England manager Sam Allardyce has claimed Wayne Rooney has the license to play wherever he likes for England.
Rooney featured in midfield during both the latter stages of the 2015/16 season and Euro 2016, only to be restored to No.10 by Jose Mourinho.
The 30-year-old elected to move back into midfield for England’s 1-0 win over Slovakia and visibly struggled, drawing criticism for his immobility and cabaret of misplaced passes.
Speaking after the game, Allardyce declared Rooney had the freedom to play where he sees fit.
“Today Wayne played wherever he wanted to. He was brilliant and controlled [the] midfield. I can’t stop Wayne playing there,” he said.
“This is the most decorated outfield player in England. He’s won everything at Manchester United, more or less, and at Champions League and domestic level. I think that he holds a lot more experience at international football than me as an international manager.
“Using his experience with a team and playing as a team member, it’s not for me to say where he’s going to play. It’s up to me to ask whether he’s doing well in that position and contributing. If so, great.
“We’d like to get him into goalscoring positions more. He’s been a goalscorer all his life and I want him to do that again, but he reads a game as he reads it. He read it very well, we won the game and dominated the game, outplaying the opposition. You can’t forget how difficult it is to play in Slovakia, but we dominated the game.”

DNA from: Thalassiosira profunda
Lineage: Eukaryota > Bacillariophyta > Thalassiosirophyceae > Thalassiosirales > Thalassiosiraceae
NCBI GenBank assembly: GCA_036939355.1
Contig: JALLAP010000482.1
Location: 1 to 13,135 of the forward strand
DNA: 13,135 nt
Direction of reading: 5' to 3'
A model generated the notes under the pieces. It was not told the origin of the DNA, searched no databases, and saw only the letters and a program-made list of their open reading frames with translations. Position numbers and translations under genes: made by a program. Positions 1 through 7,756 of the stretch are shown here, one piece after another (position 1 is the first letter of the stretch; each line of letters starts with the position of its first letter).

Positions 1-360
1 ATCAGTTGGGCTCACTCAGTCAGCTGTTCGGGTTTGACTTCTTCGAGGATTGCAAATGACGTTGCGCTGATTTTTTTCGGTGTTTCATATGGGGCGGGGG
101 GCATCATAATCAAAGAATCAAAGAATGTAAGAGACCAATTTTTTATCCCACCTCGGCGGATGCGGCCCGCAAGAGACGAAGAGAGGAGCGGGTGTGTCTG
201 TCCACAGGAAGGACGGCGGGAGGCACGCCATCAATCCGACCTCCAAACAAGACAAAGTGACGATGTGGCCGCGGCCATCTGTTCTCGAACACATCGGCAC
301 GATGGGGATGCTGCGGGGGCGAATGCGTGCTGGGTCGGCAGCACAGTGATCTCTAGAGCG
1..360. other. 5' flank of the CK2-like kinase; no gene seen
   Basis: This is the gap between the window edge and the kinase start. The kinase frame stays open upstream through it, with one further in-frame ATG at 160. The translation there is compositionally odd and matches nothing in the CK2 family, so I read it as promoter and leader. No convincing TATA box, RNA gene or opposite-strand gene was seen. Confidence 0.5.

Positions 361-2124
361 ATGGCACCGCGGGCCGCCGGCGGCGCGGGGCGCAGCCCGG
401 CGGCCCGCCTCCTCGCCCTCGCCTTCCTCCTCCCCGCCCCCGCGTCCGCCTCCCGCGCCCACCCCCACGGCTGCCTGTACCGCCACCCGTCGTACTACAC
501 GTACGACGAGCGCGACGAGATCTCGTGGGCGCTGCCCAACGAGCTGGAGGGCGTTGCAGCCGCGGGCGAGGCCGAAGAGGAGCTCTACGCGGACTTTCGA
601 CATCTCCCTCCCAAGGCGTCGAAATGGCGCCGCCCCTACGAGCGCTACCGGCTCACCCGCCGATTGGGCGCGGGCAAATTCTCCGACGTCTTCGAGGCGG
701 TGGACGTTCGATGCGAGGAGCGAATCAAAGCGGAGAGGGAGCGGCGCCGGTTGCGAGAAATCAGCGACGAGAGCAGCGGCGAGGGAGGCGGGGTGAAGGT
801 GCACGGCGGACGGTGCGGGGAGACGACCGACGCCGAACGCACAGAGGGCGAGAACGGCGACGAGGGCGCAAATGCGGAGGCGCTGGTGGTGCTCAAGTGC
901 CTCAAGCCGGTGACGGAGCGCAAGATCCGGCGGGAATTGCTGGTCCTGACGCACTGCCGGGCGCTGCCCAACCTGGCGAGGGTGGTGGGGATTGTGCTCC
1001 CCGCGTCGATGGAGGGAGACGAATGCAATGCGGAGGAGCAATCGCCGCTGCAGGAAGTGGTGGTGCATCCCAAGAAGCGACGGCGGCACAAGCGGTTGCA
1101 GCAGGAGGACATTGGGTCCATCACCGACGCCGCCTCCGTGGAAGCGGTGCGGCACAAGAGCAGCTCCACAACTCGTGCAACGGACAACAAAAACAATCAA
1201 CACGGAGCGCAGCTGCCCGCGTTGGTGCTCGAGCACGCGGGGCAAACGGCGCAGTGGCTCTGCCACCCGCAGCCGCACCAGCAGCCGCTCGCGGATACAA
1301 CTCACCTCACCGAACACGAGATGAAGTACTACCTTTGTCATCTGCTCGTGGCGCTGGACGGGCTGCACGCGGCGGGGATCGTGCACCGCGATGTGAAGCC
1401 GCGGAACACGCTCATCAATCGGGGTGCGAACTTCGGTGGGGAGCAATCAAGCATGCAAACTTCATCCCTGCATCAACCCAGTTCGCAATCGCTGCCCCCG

This is the major problem with Rooney – managers pander to him. Fergie in his latter years somewhat, Moyes, van Gaal, Mourinho, Hodgson and now Allardyce. What dirt does Rooney have on these managers? I can’t understand it.
One has to question Big Sam’s thought process here: in an earlier interview with Gabriel Clarke, the 61-year-old claimed that Rooney would not play in midfield, only to then give the captain an opportunity to play anywhere for his first game in charge.
With Eric Dier and Jordan Henderson playing as holding midfielders, the platform was set for Rooney to operate in the No.10 role, linking up with Adam Lallana and Raheem Sterling. But as it was, he was often found playing even deeper than Henderson and Dier, leaving an enormous gap between midfield attack.
Such dissonance is rooted in Allardyce’s apparent inability to stick to his word, instead giving the depleted captain a painfully easy ride once again, much to the detriment of the entire side.